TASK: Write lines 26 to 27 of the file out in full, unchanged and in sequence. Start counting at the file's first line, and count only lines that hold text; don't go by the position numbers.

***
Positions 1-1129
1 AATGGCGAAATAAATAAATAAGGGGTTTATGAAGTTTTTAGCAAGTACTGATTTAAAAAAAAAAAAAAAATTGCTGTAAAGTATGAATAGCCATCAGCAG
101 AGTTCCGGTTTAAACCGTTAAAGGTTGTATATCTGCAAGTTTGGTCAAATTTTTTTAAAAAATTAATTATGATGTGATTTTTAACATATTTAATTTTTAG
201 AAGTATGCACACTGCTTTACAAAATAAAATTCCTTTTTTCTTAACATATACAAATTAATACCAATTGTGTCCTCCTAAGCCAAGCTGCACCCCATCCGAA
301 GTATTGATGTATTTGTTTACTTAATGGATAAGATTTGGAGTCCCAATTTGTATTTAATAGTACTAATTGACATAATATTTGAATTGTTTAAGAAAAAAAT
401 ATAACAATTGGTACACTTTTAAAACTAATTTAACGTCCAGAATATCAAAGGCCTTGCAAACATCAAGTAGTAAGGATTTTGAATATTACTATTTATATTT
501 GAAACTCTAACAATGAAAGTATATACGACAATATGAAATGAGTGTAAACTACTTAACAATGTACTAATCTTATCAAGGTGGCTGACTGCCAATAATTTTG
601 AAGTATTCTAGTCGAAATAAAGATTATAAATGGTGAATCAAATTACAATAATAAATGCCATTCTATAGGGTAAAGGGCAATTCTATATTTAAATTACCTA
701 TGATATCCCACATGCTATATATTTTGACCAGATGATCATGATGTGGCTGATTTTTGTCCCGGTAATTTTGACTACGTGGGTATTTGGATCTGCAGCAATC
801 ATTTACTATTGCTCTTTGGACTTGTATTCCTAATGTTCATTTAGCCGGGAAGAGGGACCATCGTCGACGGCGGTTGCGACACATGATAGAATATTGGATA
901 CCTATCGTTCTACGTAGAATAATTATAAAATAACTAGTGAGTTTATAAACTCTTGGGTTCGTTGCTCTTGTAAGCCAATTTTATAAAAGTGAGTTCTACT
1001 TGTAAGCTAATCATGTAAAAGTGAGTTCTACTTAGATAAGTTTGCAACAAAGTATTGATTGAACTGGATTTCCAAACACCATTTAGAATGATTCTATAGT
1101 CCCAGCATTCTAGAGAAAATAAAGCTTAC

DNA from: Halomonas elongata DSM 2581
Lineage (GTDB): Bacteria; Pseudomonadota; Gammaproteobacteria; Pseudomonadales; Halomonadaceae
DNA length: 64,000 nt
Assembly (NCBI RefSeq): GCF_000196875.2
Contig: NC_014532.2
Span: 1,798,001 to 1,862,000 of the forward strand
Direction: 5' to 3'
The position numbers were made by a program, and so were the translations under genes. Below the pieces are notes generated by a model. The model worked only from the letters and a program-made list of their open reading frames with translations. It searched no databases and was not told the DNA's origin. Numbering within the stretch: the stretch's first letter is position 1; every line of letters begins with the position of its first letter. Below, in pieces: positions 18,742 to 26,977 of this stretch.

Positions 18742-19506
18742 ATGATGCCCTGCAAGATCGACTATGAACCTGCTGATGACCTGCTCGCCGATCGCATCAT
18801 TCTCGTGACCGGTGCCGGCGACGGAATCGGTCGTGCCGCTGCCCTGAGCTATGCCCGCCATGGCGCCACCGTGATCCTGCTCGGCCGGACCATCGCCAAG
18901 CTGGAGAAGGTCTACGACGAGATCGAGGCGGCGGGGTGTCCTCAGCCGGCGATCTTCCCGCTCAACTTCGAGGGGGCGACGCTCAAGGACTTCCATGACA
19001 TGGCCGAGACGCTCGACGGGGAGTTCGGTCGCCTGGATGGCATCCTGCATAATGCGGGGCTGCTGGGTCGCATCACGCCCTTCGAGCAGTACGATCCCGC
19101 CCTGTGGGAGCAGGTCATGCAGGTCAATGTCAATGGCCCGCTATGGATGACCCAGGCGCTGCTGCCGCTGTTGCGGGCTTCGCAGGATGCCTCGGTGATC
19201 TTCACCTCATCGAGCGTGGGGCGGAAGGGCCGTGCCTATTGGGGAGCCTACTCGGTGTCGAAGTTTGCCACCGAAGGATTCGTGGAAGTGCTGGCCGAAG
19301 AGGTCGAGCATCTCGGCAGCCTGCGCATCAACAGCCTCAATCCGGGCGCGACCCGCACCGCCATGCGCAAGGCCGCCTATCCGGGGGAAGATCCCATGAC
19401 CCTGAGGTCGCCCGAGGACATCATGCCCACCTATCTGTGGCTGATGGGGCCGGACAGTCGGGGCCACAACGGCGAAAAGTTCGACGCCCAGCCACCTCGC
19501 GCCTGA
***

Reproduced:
19001 TGGCCGAGACGCTCGACGGGGAGTTCGGTCGCCTGGATGGCATCCTGCATAATGCGGGGCTGCTGGGTCGCATCACGCCCTTCGAGCAGTACGATCCCGC
19101 CCTGTGGGAGCAGGTCATGCAGGTCAATGTCAATGGCCCGCTATGGATGACCCAGGCGCTGCTGCCGCTGTTGCGGGCTTCGCAGGATGCCTCGGTGATC